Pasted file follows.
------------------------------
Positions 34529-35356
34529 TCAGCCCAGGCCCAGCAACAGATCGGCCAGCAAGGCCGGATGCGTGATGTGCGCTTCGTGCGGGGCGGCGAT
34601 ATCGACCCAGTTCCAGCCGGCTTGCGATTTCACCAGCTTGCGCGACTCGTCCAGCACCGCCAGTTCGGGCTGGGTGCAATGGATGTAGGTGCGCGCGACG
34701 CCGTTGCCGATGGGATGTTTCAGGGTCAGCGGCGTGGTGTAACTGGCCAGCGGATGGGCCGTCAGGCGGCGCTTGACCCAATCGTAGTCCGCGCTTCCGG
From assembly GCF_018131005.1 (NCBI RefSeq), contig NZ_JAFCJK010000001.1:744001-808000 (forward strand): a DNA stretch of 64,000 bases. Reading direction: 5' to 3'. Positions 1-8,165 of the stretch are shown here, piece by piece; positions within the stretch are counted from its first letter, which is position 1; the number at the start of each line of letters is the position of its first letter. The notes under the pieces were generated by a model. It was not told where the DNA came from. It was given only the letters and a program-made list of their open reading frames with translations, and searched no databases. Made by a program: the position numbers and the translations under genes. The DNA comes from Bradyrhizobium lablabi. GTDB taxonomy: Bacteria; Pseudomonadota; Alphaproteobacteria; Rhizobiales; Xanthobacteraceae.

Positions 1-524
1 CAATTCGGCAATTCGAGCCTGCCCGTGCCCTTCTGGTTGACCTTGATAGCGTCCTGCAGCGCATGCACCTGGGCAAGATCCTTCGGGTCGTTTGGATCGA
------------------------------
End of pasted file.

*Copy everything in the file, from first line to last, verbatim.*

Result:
Positions 34529-35356
34529 TCAGCCCAGGCCCAGCAACAGATCGGCCAGCAAGGCCGGATGCGTGATGTGCGCTTCGTGCGGGGCGGCGAT
34601 ATCGACCCAGTTCCAGCCGGCTTGCGATTTCACCAGCTTGCGCGACTCGTCCAGCACCGCCAGTTCGGGCTGGGTGCAATGGATGTAGGTGCGCGCGACG
34701 CCGTTGCCGATGGGATGTTTCAGGGTCAGCGGCGTGGTGTAACTGGCCAGCGGATGGGCCGTCAGGCGGCGCTTGACCCAATCGTAGTCCGCGCTTCCGG
From assembly GCF_018131005.1 (NCBI RefSeq), contig NZ_JAFCJK010000001.1:744001-808000 (forward strand): a DNA stretch of 64,000 bases. Reading direction: 5' to 3'. Positions 1-8,165 of the stretch are shown here, piece by piece; positions within the stretch are counted from its first letter, which is position 1; the number at the start of each line of letters is the position of its first letter. The notes under the pieces were generated by a model. It was not told where the DNA came from. It was given only the letters and a program-made list of their open reading frames with translations, and searched no databases. Made by a program: the position numbers and the translations under genes. The DNA comes from Bradyrhizobium lablabi. GTDB taxonomy: Bacteria; Pseudomonadota; Alphaproteobacteria; Rhizobiales; Xanthobacteraceae.

Positions 1-524
1 CAATTCGGCAATTCGAGCCTGCCCGTGCCCTTCTGGTTGACCTTGATAGCGTCCTGCAGCGCATGCACCTGGGCAAGATCCTTCGGGTCGTTTGGATCGA